Author: Harriet Steel
Category: Cosy Mystery, Historical Fiction, Book Review
It’s January 1940 and the day of Nuala’s famous motor rally. Excitement is at full throttle, but matters take a dark turn when that same evening, human remains are found buried in a lonely corner of a local tea plantation.
Inspector de Silva has a cold case to solve. Add a playboy racing driver, a missing Bugatti and a family scandal hushed up years ago into the mix and he has plenty to think about. You can be sure that whatever happened in the past, now de Silva’s in the driving seat, you’re in for a gripping ride.
The story opens as Inspector Shanti de Silva and his wife, Jane are attending Nuala’s famous car rally, the Hill Country Challenge held every four years, along with Archie and Florence Clutterbuck and Charlie Frobisher and his lady friend. This was de Silva’s third time at the rally but his appreciation of the array of wonderful cars, including a Bentley, Maserati and Bugatti, has not diminished. After the excitement of the race Charlie treated them all to a round of cocktails.
The next day de Silva had a call from the Residence. A Sunday morning call from Clutterbuck didn’t bode well and de Silva wondered what could have happened.
It seems Johnny Perera, the winner of the previous day’s race, and some of his pals had paid a late night visit to a local plantation. Perera’s dog had slipped his leash and unearthed some bones that turned out to be human.
De Silva groaned inwardly. As he’d feared, it was the end of his quiet Sunday.
‘I’m going up to the plantation shortly,’ Archie went on. ‘I’ll pick you up on my way. I can fill you in a bit more as we drive.’
‘Very well. You said only Marina Moncrieff lives at the plantation now. Does she know what’s happened?’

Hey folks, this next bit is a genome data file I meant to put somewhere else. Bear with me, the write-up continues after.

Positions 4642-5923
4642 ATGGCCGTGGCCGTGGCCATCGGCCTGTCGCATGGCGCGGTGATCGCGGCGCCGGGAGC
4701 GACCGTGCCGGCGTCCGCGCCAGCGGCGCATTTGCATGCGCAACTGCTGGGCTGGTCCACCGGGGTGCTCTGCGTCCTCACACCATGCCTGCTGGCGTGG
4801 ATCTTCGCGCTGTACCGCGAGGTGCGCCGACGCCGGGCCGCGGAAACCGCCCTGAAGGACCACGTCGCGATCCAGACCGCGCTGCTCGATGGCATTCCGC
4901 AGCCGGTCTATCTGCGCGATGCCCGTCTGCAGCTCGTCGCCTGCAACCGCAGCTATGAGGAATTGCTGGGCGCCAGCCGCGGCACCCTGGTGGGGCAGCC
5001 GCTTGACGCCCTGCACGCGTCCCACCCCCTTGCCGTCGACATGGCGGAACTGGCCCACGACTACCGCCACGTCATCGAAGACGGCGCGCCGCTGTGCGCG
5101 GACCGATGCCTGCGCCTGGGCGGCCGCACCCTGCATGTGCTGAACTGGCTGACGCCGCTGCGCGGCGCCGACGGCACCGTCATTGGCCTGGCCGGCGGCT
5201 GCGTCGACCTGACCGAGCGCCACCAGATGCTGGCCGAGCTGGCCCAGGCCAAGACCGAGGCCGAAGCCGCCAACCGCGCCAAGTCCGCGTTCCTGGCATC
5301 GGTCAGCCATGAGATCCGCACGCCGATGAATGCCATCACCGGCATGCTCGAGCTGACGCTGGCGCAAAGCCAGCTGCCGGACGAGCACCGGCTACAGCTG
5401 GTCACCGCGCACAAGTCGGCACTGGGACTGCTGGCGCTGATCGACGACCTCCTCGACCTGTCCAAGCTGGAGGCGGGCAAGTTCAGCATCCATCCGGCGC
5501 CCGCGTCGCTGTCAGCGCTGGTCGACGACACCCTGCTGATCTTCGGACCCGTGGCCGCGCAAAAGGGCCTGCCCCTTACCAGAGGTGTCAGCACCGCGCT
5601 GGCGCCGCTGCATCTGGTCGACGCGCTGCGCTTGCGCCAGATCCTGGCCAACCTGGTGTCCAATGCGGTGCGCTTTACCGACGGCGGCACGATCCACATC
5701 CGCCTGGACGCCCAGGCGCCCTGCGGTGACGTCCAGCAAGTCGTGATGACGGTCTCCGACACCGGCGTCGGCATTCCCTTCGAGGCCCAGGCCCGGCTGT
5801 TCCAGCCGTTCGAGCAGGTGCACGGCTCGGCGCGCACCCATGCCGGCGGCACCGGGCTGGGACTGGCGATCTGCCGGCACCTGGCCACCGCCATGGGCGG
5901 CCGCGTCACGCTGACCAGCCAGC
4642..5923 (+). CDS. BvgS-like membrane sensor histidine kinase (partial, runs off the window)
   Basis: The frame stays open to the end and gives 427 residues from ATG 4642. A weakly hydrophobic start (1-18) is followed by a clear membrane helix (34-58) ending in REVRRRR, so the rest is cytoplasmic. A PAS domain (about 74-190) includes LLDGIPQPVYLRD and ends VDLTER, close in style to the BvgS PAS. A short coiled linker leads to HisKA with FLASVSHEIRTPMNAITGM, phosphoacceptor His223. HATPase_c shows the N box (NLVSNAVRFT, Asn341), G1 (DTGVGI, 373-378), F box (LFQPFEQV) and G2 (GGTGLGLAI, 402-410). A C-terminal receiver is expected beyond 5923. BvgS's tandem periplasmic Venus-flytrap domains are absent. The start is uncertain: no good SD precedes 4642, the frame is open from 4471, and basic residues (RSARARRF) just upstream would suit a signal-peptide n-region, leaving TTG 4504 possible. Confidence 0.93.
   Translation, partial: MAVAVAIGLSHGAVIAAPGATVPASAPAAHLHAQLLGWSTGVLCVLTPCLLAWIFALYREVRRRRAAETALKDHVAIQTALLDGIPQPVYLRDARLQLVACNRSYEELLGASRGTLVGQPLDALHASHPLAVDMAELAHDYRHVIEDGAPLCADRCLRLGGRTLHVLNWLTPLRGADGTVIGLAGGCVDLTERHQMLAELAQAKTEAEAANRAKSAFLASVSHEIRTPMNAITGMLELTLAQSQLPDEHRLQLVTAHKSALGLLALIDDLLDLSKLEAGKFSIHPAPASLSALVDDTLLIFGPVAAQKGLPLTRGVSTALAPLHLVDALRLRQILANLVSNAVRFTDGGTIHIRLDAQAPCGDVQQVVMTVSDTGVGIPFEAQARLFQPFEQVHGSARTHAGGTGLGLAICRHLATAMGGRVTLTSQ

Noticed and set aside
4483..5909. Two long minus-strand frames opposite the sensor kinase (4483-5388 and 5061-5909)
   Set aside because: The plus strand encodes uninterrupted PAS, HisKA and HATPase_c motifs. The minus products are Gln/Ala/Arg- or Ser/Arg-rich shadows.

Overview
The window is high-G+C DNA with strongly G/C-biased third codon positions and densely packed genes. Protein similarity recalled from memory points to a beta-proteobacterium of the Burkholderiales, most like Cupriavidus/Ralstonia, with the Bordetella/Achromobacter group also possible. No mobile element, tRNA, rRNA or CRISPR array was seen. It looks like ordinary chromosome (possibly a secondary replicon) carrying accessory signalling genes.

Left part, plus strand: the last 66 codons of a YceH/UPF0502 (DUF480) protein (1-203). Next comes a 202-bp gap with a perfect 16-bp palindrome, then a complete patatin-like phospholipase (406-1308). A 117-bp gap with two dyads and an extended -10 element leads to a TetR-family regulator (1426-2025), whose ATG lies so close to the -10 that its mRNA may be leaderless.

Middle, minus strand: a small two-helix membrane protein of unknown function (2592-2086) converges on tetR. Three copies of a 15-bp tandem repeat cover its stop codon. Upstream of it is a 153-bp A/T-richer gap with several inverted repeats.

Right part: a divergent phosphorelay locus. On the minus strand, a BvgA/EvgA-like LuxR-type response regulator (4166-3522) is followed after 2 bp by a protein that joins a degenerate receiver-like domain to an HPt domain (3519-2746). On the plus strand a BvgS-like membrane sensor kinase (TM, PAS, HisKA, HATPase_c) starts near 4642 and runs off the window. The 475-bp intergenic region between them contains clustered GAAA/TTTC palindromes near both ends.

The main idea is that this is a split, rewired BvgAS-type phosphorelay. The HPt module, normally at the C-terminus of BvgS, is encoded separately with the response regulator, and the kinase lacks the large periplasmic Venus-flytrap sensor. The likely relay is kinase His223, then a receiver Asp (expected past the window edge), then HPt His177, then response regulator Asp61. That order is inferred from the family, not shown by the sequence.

‘I’m not sure. Apparently, she didn’t come out to see what was going on, but Perera and his friends didn’t arrive until late, and it was even later when they made their unpleasant discovery. Maybe the servants didn’t want to disturb her. We’ll have to find out more about that.’
De Silva is tasked with a complicated case, trying to work out whose bones have lain buried for many years, while having to tread carefully since Archie didn’t investigate a certain disappearance fully initially. Ably assisted by Sergeant Prasanna and Constable Nadar, de Silva follows all avenues, even if they necessitate night time work and a close encounter he would have much preferred to avoid.
I enjoyed the cold case aspect of the story, which was plausible and convincing. And as always, the location is fully realised with wonderful descriptions of the countryside, the flora and fauna and delicious sounding food.
Change is on the horizon in Ceylon as has been hinted at with some underlying edginess between the two cultures. Although the country was still part of the British Empire in 1940 and as such officially at war with Germany, the citizens were not actively involved.
I chose to read and review Cold Case in Nuala based on a copy kindly supplied by the author.
Book links ~ Amazon | Book Depository | Amazon US
Harriet Steel grew up in London and Wiltshire but now lives in Surrey.
Married with two daughters, she has worked in fields from law to libraries. Her interests are travel, history and art, all of which have inspired the four historical novels she wrote before turning to crime with The Inspector de Silva Mysteries.
She reads widely, but in the mystery genre is particularly fond of vintage mysteries. She would love to go back in time for a day and have lunch with Hercule Poirot, tea with Miss Marple, and dinner at the Ritz with Lord Peter Wimsey.